Meanwhile, BJP leader Praveen Sharma has filed his nomination from Mandi as an independent candidate, accusing the leadership of promoting family politics against the party’s ideology.
Among the other political scions that the party has nominated is Anil Dhiman, son of the late former education minister Ishwar Dass Dhiman, from Bhoranj.
His father won six assembly elections until his death in 2016. The party denied a ticket to Anil after his father’s death but this time the younger Dhiman threatened to contest independently if the BJP did not field him.
Consequently, sitting MLA Kamesh Kumari was denied a ticket to accommodate him.
Despite his loss in 2017, BJP has reposed faith in Rajesh Kashyap, brother of two-time MP from Shimla, Virendra Kashyap.
Kashyap will once again be battling it out in Solan out against his father-in-law, Dhani Ram Shandil, the incumbent Congress legislator.
In Hamirpur, the party has given the ticket to Narendra Thakur, son of late Thakur Jagdev Chand, five-time MLA.
Govind Singh Thakur, son of former minister Kunj Lal Thakur will be once again contesting from Manali, a seat he has held since 2007.
Chetan Bragta, a former convenor of the BJP IT cell and son of late MLA and former agriculture minister Narinder Bragta has been declared as the candidate from Jubbal-Kotkhai.
This comes after Chetan was expelled last year when he contested as an independent candidate from the seat in a by-election mandated by the death of his father, the sitting MLA. The seat was snatched by the Congress’ own dynast Rohit Thakur.
Chetan Bragta was allegedly denied a ticket last year to dissuade dynasty politics, but this time the BJP seems to have relaxed its stance.
Dynasts galore in Congress list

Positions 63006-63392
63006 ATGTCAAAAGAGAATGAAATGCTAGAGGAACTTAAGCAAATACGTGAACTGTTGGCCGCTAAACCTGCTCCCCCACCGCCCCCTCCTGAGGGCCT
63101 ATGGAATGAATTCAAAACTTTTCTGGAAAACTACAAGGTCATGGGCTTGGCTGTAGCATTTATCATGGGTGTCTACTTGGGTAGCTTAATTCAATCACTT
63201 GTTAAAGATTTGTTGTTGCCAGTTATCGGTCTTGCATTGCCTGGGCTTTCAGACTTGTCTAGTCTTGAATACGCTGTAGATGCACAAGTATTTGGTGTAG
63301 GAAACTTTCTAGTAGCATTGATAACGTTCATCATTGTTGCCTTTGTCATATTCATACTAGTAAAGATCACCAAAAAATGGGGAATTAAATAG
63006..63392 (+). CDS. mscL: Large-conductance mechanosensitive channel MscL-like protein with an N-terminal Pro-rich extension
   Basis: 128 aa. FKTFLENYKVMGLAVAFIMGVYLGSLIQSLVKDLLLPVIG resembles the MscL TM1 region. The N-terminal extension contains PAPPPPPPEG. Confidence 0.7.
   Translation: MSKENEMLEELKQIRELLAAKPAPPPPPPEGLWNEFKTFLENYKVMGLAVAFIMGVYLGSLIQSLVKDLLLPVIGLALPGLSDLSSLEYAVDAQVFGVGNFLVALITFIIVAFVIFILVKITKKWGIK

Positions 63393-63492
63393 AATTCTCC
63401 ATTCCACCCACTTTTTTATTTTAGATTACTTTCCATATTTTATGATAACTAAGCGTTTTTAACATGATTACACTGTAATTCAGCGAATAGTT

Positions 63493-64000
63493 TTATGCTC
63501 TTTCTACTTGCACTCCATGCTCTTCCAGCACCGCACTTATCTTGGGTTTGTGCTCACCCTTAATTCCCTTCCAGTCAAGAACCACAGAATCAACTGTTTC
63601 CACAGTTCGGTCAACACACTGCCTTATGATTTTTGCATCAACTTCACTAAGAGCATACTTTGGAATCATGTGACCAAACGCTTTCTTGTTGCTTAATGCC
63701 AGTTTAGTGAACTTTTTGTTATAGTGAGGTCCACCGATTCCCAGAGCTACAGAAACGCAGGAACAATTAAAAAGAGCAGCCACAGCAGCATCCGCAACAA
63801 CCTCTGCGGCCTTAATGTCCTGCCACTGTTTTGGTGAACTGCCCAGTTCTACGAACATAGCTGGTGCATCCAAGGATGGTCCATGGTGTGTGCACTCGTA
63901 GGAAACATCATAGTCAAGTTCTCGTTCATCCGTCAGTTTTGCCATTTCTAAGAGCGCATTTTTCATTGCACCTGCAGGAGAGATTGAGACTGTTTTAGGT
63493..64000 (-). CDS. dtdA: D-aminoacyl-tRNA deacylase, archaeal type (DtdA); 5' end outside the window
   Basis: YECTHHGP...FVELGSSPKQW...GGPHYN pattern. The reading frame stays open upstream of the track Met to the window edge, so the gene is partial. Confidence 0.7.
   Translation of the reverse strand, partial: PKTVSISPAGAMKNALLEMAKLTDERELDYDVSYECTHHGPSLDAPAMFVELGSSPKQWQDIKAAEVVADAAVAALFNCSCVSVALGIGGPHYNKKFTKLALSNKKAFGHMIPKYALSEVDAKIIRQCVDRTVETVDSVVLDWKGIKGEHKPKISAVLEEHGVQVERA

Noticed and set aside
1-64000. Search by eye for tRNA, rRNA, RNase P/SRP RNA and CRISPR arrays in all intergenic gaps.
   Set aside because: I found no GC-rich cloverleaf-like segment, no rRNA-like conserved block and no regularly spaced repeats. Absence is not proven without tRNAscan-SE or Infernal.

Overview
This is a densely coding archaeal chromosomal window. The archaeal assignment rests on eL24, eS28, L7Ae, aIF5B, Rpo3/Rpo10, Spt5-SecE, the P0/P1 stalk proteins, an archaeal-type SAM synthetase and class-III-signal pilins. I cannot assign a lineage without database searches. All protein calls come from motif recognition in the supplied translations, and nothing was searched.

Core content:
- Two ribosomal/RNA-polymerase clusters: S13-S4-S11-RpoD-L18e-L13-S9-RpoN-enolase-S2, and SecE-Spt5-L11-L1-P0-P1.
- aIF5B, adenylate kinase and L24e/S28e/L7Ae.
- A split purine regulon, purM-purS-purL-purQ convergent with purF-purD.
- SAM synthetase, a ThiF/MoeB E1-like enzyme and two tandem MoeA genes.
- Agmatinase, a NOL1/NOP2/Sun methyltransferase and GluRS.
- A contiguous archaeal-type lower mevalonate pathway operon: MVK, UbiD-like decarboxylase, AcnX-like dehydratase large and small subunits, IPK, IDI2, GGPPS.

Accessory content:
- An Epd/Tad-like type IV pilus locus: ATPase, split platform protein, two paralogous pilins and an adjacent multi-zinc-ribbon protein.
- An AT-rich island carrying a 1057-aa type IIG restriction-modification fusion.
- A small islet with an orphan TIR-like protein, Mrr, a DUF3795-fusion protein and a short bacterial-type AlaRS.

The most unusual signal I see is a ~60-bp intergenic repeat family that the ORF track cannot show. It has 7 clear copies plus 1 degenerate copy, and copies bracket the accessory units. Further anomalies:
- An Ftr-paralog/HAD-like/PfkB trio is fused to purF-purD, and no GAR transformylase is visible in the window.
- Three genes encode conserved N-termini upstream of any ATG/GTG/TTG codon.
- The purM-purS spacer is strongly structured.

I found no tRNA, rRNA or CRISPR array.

Pratibha Singh, wife of late CM Virbhadra Singh, is president of the Himachal Congress unit. Their son Vikramaditya Singh, the incumbent MLA from Shimla rural, is contesting again from the constituency.
Rohit Thakur, chief whip in the state government and grandson of veteran Congress leader late Thakur Ram Lal, is contesting from Jubbal-Kotkhai. He won the seat during the by-election in 2021.
Seasoned Congress leader and former health and family welfare minister Kaul Singh Thakur is contesting from Darang and his daughter Champa Thakur will, once again, go up against Anil Sharma in Mandi Sadar.
Congress has fielded numerous other candidates from political families too, including Ajay Mahajan from Nurpur (son of late Sat Mahajan), Bhawani Pathania from Fatehpur (son of late Sujan Singh Pathania), Raghuveer Bali from Nagrota Bagwan (son of late G.S. Bali), Sudhir Sharma from Dharamshala (son of late Pandit Santram), Ashish Butail from Palampur (son of BBL Butail), Ram Kumar Chaudhary from Doon (son of late Lajja Ram), Vinod Sultanpuri from Kasauli (son of late KD Sultanpuri), Harshvardhan Chauhan from Shillai (son of Guman Singh Chauhan), Yadvinder Goma from Jaisinghpur (son of Milkhi Ram Goma), and Vinay Kumar from Renuka (son of Dr Prem Singh).
(Edited by Theres Sudeep)